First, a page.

• MEL had previous expertise in building mobile substations and was engaged by Transpower to perform the lead design. The starting point was taking the initial design and developing the discussion with Transpower to achieve a feasible design that met Transpower’s requirements.
  • MEL prepared a Preliminary Design Report for sign off, and then prepared the detailed design. MEL focused on the primary, power and detailed layout design and was also responsible for checking interface issues and keeping a combined drawing register. The nature of the project meant that a collaborative partnership was developed to deliver the complete solution to Transpower and included ElectroNet Services, TRT and BECA among some of the specialist companies involved.

As the project was large and complex, specialised industry skills were required to ensure an effective outcome for all parties. Robust project management skills and oversight practises were used to manage relationships, and project related activities to achieve a successful outcome for Transpower.

Construction of the TPMS was undertaken at the Stoke Substation. Both trailers (MS1 & MS2) were moved from TRT in Hamilton to Stoke where the major electrical fit out was undertaken. This was the first fitout of this nature undertaken in the industry in New Zealand and the construction team were faced with some unique and difficult challenges. Throughout the project the team was required to be innovative in their thinking to overcome these challenges.

The project required significant co-ordination between a number of different construction subcontractors and design teams and the early engagement of ENS and Mitton ensured that a number of construction issues were overcome at the early stages of design and build.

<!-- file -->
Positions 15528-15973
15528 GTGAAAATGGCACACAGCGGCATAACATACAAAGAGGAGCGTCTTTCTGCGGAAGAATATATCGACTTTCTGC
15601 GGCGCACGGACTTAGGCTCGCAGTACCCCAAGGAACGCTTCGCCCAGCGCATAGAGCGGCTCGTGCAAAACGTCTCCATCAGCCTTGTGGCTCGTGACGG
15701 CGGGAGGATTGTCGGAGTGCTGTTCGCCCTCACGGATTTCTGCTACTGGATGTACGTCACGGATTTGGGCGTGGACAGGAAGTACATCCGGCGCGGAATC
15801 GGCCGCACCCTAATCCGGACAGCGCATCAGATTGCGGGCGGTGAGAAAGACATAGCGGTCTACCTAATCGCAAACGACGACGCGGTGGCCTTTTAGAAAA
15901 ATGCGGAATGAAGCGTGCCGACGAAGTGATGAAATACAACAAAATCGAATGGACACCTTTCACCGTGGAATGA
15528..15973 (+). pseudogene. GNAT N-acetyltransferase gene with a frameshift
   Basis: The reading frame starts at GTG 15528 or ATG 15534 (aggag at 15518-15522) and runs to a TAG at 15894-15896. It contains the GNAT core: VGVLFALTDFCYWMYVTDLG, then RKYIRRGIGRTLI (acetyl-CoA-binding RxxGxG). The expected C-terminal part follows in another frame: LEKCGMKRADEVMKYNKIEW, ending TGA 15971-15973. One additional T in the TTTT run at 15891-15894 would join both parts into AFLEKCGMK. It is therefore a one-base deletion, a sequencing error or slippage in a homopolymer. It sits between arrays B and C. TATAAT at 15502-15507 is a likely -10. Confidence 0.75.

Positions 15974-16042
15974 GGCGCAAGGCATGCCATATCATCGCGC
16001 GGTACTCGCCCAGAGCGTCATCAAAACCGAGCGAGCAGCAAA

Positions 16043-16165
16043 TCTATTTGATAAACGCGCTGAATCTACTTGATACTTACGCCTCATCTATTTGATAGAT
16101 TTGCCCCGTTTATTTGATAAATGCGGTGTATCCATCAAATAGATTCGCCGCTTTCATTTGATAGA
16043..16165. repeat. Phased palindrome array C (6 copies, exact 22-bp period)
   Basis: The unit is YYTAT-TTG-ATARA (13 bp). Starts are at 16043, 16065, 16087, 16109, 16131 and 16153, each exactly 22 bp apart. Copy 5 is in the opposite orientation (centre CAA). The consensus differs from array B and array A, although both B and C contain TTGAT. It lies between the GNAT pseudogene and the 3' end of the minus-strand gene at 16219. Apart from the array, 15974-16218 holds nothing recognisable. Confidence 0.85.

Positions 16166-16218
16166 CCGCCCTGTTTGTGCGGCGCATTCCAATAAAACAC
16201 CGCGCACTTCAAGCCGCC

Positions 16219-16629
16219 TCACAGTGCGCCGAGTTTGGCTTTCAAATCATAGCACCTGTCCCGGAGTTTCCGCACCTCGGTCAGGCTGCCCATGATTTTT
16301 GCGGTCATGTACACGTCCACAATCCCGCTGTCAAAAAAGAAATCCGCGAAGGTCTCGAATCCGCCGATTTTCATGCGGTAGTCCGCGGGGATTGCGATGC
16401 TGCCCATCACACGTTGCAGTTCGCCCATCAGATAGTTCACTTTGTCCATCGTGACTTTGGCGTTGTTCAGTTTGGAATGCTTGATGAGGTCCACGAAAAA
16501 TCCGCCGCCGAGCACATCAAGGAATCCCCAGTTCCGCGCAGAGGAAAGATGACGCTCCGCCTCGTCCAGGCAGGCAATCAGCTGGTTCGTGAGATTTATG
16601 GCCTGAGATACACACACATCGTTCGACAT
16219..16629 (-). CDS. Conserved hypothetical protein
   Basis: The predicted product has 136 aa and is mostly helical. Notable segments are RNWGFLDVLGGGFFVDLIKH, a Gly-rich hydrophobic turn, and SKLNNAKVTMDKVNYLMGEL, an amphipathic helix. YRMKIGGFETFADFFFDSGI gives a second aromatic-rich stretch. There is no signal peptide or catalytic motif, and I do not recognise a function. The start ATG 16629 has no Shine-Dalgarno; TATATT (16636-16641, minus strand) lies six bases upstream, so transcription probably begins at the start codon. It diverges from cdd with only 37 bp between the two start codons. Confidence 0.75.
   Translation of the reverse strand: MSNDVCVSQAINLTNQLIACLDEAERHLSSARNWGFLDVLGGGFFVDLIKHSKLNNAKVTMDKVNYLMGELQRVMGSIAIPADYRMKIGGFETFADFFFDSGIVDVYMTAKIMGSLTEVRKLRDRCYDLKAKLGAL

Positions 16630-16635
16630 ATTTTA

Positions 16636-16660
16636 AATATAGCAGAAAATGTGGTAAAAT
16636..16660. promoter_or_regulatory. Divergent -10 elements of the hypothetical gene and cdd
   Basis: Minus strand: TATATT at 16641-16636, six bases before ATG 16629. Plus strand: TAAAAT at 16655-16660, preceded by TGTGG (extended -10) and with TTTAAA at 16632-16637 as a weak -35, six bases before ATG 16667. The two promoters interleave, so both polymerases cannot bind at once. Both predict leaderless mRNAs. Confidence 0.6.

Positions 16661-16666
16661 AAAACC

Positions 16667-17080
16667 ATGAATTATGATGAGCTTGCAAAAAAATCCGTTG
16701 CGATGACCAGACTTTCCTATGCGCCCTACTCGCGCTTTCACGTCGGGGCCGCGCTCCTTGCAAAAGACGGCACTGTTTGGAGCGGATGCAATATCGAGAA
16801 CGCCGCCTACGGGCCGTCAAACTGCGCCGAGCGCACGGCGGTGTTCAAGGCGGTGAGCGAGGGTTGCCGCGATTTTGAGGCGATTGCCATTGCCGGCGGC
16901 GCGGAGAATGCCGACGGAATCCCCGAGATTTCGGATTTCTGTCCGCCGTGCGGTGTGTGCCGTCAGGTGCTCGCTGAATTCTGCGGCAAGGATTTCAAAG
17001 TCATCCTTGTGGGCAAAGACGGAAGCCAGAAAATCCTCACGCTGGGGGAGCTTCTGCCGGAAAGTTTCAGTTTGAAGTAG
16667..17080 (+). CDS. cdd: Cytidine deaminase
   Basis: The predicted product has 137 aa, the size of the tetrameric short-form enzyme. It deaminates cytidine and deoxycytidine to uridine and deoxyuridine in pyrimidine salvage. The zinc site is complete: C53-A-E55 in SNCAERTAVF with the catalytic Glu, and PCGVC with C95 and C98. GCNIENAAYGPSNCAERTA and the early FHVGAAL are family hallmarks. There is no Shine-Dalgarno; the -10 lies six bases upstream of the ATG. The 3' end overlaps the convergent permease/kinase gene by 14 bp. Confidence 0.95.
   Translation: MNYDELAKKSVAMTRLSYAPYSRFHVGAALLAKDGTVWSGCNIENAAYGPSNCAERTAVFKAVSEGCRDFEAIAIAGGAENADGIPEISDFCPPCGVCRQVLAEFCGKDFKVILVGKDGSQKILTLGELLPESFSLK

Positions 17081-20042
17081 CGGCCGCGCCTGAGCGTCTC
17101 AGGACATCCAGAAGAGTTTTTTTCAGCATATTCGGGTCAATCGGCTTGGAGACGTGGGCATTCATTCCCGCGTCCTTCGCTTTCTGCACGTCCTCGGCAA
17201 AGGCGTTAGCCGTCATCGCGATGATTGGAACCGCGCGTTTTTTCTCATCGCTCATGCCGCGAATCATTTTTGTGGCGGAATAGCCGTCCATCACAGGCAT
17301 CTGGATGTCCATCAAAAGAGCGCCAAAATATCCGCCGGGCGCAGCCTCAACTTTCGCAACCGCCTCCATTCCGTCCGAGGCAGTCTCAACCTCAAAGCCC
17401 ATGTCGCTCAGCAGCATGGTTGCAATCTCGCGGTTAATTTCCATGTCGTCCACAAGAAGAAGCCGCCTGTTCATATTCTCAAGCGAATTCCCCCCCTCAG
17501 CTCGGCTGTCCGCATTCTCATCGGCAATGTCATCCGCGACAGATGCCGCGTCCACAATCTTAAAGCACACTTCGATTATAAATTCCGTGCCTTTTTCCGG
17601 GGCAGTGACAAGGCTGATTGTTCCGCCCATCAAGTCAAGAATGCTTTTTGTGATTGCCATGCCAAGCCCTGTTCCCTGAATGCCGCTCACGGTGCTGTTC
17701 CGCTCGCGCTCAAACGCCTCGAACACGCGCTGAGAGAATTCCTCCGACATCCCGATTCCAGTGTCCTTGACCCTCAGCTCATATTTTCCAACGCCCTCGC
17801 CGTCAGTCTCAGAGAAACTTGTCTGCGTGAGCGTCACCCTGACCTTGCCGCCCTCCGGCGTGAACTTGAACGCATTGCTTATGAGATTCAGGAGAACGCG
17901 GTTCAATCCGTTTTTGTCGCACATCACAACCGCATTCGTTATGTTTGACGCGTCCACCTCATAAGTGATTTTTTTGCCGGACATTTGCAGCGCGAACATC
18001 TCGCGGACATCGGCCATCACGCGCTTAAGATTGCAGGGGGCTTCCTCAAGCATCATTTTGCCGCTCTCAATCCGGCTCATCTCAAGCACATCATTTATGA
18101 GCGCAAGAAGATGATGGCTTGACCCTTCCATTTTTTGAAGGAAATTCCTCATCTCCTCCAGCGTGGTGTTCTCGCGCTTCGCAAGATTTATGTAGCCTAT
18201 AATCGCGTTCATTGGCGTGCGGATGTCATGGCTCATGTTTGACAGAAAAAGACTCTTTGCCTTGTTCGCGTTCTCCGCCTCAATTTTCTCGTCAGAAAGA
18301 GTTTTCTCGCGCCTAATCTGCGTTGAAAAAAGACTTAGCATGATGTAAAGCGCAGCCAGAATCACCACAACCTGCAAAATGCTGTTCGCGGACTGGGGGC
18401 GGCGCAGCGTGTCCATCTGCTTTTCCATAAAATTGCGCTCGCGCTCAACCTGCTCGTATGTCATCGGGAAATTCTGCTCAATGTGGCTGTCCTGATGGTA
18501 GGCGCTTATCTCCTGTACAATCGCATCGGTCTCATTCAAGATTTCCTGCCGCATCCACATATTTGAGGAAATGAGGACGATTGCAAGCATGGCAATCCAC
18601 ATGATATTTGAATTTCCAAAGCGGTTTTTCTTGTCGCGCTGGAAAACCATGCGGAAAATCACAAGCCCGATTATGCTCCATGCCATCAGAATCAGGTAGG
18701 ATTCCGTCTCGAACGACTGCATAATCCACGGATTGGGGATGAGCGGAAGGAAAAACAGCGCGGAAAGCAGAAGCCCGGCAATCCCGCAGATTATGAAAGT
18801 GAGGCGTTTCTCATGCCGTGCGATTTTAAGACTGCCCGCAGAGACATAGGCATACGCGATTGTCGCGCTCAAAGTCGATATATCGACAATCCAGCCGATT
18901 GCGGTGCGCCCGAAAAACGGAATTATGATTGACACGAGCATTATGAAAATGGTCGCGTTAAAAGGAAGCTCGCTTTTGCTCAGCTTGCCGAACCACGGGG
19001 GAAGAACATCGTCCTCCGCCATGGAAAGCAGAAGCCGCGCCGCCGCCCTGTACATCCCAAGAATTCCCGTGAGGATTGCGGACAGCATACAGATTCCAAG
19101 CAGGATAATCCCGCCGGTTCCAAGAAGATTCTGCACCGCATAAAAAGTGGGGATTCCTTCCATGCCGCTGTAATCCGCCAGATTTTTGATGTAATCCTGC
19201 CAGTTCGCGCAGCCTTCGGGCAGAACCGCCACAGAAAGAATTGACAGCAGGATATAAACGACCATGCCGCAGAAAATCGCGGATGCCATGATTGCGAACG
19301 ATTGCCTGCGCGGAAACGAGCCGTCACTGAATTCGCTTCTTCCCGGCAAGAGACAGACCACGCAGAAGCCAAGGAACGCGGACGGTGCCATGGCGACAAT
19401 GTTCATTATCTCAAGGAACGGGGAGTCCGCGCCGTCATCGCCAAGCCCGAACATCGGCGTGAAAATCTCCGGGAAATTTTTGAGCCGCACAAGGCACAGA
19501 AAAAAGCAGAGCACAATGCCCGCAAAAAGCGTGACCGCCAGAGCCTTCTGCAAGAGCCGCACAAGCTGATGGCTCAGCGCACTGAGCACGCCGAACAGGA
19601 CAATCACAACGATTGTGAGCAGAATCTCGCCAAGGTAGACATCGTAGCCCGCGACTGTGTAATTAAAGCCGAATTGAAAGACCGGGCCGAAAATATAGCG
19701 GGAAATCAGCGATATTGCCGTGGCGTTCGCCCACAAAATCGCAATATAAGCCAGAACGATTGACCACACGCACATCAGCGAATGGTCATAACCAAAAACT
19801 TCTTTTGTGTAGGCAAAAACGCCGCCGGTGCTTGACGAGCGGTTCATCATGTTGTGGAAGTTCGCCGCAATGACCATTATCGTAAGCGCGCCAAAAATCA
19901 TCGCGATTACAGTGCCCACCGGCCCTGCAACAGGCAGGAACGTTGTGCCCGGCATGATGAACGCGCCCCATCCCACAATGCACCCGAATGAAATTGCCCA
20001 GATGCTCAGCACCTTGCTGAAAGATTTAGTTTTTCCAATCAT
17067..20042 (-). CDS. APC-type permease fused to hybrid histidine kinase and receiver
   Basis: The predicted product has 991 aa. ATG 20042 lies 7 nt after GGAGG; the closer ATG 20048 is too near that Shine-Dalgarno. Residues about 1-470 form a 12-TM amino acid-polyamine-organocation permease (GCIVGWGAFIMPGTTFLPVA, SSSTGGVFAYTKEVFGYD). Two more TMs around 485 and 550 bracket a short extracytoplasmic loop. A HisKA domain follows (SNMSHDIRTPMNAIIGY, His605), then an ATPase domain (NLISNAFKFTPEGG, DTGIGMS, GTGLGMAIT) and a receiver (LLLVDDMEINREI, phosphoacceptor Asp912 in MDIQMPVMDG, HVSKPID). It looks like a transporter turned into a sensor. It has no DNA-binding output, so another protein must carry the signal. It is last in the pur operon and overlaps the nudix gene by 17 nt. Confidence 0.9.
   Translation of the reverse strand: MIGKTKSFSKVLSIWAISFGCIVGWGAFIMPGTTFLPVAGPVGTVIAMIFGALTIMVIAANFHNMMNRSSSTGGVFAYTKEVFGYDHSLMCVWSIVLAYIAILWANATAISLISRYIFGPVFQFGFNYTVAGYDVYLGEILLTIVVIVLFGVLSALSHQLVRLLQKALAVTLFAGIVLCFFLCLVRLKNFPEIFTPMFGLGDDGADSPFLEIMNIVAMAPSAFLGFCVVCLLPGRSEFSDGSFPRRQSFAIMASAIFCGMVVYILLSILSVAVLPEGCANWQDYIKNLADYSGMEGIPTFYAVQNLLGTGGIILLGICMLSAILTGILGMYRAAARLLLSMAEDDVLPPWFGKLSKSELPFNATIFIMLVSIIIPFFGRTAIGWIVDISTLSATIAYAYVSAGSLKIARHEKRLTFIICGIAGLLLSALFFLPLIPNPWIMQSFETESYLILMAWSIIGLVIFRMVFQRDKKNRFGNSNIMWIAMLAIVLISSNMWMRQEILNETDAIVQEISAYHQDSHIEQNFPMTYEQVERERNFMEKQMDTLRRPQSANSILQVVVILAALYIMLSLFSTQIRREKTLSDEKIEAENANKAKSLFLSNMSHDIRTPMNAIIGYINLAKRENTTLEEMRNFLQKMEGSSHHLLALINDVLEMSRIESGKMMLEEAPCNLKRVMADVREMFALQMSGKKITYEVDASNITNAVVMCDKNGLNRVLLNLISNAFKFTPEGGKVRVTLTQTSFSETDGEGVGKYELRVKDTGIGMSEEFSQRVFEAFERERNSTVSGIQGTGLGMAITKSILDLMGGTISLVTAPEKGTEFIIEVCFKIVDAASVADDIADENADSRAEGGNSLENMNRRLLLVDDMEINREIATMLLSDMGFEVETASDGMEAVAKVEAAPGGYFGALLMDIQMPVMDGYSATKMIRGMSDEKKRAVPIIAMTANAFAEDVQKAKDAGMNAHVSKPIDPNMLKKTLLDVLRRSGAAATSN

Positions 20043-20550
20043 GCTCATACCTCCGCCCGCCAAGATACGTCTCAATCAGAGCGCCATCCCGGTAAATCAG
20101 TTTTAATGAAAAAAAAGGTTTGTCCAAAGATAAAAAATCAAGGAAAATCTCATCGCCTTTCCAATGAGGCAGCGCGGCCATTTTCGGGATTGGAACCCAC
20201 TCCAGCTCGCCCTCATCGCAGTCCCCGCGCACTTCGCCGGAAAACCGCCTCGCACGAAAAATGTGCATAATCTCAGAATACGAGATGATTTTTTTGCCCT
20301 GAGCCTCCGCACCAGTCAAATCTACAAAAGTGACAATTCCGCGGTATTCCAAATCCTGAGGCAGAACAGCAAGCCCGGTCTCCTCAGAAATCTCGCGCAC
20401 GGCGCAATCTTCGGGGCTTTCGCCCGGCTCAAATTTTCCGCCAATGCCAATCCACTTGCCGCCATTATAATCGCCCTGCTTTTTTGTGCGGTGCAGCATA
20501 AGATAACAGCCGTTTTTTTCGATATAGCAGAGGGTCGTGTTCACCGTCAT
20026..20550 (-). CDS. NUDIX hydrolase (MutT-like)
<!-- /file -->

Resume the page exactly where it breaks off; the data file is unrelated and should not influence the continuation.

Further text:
This project was awarded Transpower’s 2014 STAR Award for Best Performance Health & Safety – Team. Excellent communication between all parties across the planning, design and construction phases was key to full delivery against all client requirements. In addition to this, early engagement of the build contractors ensured potential issues were overcome before the build started. Simple thin cableways that allowed cables to be run the length of the trailer may have caused considerable construction issues if the construction contractor had not been engaged throughout the design. Considerable time was spent in meeting and communicating with all stakeholders to firm up the requirements. Communication was key to keep everybody up to date and informed of any issues that arose during the project and the design interfaces were managed. The project did take longer than initially planned primarily due to changes in Transpower’s requirements and an incident at a substation (unrelated to this project) that put the mobile sub project on hold. The original estimated budget was $5.8 million with the final cost being $6.7 million. The project changed considerably from the original scope the main changes to scope included changes to the transformer, addition of SCADA satellite and cell phone communications system, addition of revenue metering and changes to the timeframes. Having successfully completed the construction TPMS was commissioned successfully at the Murchison Substation and has gone on to other sites where it has been equally successful.